The change meeting the following day was pretty exciting and by the end we received two new straight from the CCM Hermanas, making the La Verde District a district of half-missionary Obi-Won trainers and the other half new little Padawans (I am still of course counted in this half, I still have much to learn).

The following day we had our zone meeting where we got to know the new people in the zone.   They all seem pretty pilas and I am sure we can keep the success of the zone going. After the meeting I went on divisions with the zone leaders. I went with Elder Portillo to his area and my comp went to our area with Elder Hernandez. It was nice to have divisions and to be able to see a different method of teaching.  I learned alot from Elder Portillo and I am glad he is one of my zone leaders.  He really knows how to teach and to let the spirit touch the hearts of the people we are teaching.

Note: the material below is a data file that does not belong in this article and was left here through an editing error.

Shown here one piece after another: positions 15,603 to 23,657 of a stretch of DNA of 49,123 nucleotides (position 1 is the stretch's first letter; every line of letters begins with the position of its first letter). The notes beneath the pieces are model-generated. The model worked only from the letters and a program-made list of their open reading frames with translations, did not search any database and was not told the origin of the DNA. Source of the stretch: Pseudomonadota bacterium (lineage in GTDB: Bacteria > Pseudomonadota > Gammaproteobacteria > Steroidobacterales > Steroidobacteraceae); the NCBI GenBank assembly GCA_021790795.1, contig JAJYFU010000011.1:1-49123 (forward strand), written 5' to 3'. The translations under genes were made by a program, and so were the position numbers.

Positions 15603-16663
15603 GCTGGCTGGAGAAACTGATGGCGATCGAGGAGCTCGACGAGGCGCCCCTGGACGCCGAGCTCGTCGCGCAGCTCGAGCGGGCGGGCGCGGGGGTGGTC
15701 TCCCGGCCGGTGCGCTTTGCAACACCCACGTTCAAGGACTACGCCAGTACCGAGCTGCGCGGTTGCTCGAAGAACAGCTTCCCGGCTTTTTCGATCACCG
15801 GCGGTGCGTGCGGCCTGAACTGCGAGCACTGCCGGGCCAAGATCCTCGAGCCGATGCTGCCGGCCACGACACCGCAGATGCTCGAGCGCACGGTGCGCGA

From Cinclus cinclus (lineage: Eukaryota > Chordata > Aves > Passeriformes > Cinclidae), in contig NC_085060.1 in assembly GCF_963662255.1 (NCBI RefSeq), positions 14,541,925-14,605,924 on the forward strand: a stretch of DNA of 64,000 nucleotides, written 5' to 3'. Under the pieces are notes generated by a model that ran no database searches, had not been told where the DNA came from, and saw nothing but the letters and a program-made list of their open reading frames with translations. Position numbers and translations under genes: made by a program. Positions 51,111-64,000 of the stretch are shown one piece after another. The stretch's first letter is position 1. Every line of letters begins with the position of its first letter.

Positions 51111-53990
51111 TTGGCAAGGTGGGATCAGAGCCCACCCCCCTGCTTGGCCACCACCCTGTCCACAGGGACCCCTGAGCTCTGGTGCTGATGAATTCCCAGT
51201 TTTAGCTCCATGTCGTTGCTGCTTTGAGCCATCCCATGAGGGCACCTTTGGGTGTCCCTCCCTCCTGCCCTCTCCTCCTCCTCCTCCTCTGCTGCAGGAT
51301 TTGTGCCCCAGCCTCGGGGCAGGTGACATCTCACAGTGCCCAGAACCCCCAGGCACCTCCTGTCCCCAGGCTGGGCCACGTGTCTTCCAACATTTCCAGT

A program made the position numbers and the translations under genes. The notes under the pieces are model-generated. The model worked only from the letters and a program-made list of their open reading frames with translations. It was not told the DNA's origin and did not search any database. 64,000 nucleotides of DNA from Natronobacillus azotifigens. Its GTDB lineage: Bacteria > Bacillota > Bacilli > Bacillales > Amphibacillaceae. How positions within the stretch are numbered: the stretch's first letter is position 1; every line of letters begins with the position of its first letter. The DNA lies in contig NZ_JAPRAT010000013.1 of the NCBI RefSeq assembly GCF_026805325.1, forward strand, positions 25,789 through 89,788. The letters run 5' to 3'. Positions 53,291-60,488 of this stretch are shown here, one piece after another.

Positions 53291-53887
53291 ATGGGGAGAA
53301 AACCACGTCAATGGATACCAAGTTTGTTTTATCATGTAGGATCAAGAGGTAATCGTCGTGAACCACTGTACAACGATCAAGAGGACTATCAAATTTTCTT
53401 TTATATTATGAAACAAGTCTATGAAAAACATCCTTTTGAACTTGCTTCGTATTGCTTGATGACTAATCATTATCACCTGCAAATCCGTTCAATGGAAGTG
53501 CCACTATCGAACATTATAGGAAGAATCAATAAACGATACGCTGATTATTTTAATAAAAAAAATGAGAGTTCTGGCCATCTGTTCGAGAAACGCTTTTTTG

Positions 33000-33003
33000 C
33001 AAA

When I was working with him I kinda felt like the training wheels came off just a little bit, maybe just one of the bolts that allows me to balance just a bit more on my own. This was probably one of the coolest moments I have experienced with the language thus far. We were simply talking with a family and I could talk, hear, understand and even crack some jokes in Spanish. I dont know if any of you have ever tried to understand a joke in another language but there isn't much more difficult than being able to tell jokes in another language. The whole night was overall different and refreshing to be out out in a different area with a different companion.